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In a widely controversial debate, charter schools have recently been condemned by the NAACP and The Movement for Black Lives. | Courtesy of Alex Starr

Charter schools, a mainstay in Philadelphia and other big cities, have become one of the few national issues embraced by politicians on both side of the aisle, including President Barack Obama, Mitt Romney, Cory Booker and Donald Trump.

But recent studies by civil rights organizations like the NAACP and a scathing piece by comedian John Oliver on HBO’s “Last Week Tonight” have questioned the effectiveness of charters nationally.

The Movement for Black Lives, a group of 50 organizations assembled by Black Lives Matter, recently called for a moratorium on charter schools, stating they have worsened segregation by how the schools choose and discipline students.

Seventy percent of black charter school students nationally attend “intensely” minority charter schools, about twice as many as the number of intensely segregated black students in traditional public schools, according to a 2009 study by the University of California, Los Angeles’ Civil Rights Project.

Graduate School of Education professor Sigal Ben-Porath said charter schools often perpetuate segregation in Philadelphia in the hopes of closing the achievement gap, but result in a “back to basics” style of learning that focuses on improving standardized test scores and less on art and music.

“These charter schools are far more racially segregated than traditional public schools. For me, I think that means the charter schools are going in the wrong direction,” Ben-Porath said. “If one is to start a charter school by improving achievement but also limiting the breadth of education, then why would you do that in a school that targets minority populations? There is no good reason to narrow educational opportunities of minority communities for the sake of overcoming the achievement gap.”

Other black leaders of organizations that support charter schools have condemned the resolutions, including Dr. Howard Fuller, a longtime civil rights activist and the founding president of the Black Alliance for Educational Options, which encourages support among blacks for charters.

“You’ve got thousands and thousands of poor black parents whose children are so much better off because these schools exist,” Fuller told The New York Times.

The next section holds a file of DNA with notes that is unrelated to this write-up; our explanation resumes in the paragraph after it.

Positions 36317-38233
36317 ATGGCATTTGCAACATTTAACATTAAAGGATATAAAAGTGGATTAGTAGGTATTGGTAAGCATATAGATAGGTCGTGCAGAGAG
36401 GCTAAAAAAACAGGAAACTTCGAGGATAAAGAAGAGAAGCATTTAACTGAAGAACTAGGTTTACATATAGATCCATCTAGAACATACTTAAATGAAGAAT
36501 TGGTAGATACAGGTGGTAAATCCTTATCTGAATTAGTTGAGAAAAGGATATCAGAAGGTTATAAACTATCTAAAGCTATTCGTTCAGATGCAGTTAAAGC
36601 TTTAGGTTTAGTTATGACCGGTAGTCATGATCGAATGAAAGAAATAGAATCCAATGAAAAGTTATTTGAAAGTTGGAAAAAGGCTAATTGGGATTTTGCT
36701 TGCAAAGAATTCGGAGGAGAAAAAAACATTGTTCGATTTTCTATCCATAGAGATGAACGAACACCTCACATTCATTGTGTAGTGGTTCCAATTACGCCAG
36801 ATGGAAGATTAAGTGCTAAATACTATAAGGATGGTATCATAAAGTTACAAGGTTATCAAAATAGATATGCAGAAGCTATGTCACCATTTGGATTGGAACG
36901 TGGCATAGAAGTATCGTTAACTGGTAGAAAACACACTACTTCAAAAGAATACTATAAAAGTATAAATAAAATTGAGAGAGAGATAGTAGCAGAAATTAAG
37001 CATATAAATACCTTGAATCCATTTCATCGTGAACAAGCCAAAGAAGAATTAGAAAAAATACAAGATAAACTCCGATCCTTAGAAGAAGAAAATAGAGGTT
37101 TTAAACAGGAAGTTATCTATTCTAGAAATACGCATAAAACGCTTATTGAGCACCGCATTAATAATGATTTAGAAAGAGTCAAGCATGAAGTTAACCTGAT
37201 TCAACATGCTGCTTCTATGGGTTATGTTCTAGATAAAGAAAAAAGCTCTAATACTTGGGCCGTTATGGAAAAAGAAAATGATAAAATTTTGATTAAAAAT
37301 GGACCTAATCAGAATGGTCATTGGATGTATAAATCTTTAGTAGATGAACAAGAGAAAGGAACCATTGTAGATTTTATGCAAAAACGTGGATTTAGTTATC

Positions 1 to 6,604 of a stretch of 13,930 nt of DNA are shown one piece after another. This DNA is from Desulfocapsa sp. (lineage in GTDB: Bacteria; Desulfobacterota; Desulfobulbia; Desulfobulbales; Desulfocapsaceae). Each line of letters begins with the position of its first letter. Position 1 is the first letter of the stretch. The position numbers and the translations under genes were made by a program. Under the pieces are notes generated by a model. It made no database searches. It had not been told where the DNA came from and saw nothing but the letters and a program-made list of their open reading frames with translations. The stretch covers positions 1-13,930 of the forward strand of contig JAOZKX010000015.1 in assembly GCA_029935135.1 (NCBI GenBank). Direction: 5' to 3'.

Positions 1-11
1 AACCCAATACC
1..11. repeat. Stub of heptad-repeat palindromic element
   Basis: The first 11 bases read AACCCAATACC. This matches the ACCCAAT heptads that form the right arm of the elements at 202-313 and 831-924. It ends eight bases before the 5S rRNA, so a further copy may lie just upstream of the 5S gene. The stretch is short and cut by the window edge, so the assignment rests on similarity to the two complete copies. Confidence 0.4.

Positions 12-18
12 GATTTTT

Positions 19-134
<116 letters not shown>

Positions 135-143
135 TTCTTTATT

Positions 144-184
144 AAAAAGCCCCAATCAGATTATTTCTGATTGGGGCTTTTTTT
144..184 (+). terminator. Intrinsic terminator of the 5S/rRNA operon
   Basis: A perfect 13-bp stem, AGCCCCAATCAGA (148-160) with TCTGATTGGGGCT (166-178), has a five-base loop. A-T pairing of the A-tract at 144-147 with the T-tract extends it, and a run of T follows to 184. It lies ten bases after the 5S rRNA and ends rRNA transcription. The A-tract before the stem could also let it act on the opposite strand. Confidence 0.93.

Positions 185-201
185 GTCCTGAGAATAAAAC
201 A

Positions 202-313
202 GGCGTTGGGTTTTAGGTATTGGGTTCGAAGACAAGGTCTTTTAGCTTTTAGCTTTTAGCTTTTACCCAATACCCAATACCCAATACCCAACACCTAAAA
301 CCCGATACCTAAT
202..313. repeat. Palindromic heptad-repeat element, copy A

Charter schools are often seen as popular alternatives to traditional public schools that promote choice and freedom from public school regulations and bureaucracy . The NAACP also cites the lack of accountability in private boards running schools, the diversion of limited taxpayer funds, fiscal mismanagement and corruption as contributing problems.

John Oliver gave examples of corrupt charter schools in Philadelphia, such as the Harambee Institute of Science and Technology Charter School, which received five million tax dollars and also created a nightclub on the weekends.

According to Ben-Porath, charter schools receive a significant amount of public funding since the money follows the child to pay for costs such as providing the students transportation to their charter school.

The NAACP makes the argument that since charter schools collect public funds this causes increased budget cuts and fewer resources for traditional public schools. The civil rights group has called for “full funding and support of high quality free public education for all children.”

With the increased funding from private donors and public funds, some debate whether charter schools actually are better than traditional public schools.

In a 26-state study of charter schools from the Center for Research on Education Outcomes at Stanford University, they found that kids in most charter schools are either doing worse or no better than students in traditional public schools.

Ben-Porath did not think charter schools will disappear in Philadelphia or in the United States but she said that there needs to be a federal policy effort to change and improve the trajectory of charter schools.

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